I bought one a couple of weeks ago and honestly it’s been a lot of fun to demonstrate virtual reality’s potential to friends and family. There is a fun integration with Google Streetview that allows you to move around virtual spaces like Tokyo or the Eiffel Tower that has been a bit of hit regardless of it’s simplicity.

There is now a View-Master version of the app where you lay a View-Master disk of pictures on a table, and then look at them as if they were in your Google Cardboard glasses. The software takes the images from the table in front of you and makes the images appear in front of your eyes.

The  Samsung Gear VR

Samsung’s Gear VR operates like the Google Cardboard product, but exclusively with Samsung’s Galaxy Note 4 phones. It aims to be a phone-powered cut-down version of the Oculus Rift. Indeed, Samsung has worked with Oculus, and it incorporates some of the Oculus technology. One reason that Samsung has chosen that particular phone to use in this product is that it has a 2560 x 1440 5.7-inch display (better than many of the more expensive specialist VR sets). The glasses themselves are more user-friendly and better designed than much of the opposition, too. Unlike some products, including the Oculus that it is based on, being cell phone-based means that there are no cables tethering the glasses to anything. They are completely self-contained.

Outsiders Competing in the VR Glasses Marketplace

The above devices are the big guns of the virtual reality world. They do not have the space to themselves however. A number of smaller firms have also tried to enter the marketplace… some more successfully than others!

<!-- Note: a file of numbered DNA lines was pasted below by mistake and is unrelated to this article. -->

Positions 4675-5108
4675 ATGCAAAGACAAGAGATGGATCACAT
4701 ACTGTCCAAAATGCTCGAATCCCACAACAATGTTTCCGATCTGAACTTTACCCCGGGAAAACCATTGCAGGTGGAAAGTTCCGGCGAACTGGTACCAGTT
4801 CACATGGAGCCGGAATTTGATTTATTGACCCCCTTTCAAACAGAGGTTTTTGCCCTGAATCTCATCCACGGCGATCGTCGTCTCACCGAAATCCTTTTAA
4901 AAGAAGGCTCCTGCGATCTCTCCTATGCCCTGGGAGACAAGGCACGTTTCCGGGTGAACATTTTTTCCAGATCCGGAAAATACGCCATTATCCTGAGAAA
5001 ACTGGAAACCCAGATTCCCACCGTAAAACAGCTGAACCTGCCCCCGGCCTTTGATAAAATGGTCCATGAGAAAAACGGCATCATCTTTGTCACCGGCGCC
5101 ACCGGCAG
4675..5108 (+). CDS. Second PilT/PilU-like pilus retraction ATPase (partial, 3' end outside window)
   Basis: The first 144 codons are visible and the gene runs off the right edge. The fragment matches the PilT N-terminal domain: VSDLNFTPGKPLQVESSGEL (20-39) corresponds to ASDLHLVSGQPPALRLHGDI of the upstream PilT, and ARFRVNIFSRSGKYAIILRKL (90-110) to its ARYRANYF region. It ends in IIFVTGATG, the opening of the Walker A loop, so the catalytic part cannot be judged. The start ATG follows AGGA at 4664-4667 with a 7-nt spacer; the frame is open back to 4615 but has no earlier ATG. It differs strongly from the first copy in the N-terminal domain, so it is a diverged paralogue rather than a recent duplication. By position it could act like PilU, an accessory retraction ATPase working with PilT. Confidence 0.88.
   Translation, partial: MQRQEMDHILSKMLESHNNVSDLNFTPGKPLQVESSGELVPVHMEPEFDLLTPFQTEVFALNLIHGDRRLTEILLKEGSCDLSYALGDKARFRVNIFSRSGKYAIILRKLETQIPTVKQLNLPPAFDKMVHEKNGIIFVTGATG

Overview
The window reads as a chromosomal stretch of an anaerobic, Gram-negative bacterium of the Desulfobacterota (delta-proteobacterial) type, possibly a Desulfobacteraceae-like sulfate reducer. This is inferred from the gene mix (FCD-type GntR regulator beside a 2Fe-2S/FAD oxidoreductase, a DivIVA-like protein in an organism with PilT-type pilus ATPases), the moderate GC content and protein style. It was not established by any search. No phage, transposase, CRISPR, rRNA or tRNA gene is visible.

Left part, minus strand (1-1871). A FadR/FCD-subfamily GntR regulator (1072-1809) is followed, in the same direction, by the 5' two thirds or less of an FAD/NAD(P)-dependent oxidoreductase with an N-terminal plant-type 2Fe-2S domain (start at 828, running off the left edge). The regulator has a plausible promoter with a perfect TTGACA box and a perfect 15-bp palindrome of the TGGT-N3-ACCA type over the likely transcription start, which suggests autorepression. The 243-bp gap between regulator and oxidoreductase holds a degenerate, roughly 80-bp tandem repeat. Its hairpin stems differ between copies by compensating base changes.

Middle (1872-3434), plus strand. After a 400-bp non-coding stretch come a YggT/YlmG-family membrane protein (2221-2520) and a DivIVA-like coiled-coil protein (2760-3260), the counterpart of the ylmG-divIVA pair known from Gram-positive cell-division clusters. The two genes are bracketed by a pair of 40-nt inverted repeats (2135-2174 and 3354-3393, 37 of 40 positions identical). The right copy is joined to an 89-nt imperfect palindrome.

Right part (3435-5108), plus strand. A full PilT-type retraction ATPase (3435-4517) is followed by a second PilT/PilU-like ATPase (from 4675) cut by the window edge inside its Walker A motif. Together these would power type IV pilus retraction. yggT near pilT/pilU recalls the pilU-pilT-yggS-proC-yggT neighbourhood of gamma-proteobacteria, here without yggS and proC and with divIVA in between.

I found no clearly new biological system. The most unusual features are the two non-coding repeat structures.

Magic Leap

Magic Leap is developing an augmented reality platform. They are done it almost by stealth, building it up without much publicity until they received $542 million of funding from a number of investors, including Google and Weta Workshop, late last year.

Magic Leap’s augmented reality headset works by shooting light directly onto your eye, rather than having a screen in front of it, as most of the other headsets do.

They have released a demonstration of how you could play a first person shooter game with it, inside your office.

Although it is still early days for the Magic Leap, they are now training developers on how to create games for this system.

Razer OSVR

Razer is developing a VR headset, as part of the Open-Source Virtual Reality (OSVR) ecosystem. They are part of an open standard for virtual reality.

There is also a $199.99 Hacker Development Kit available for people; to purchase and then build their own headpieces from this coming July.

It is good to see firms try to design products for the affordable side of the market; however, it appears that there is still quite some development needed yet.

3D Head

The 3D Head has been marketed as the “Oculus Killer”. Well … maybe.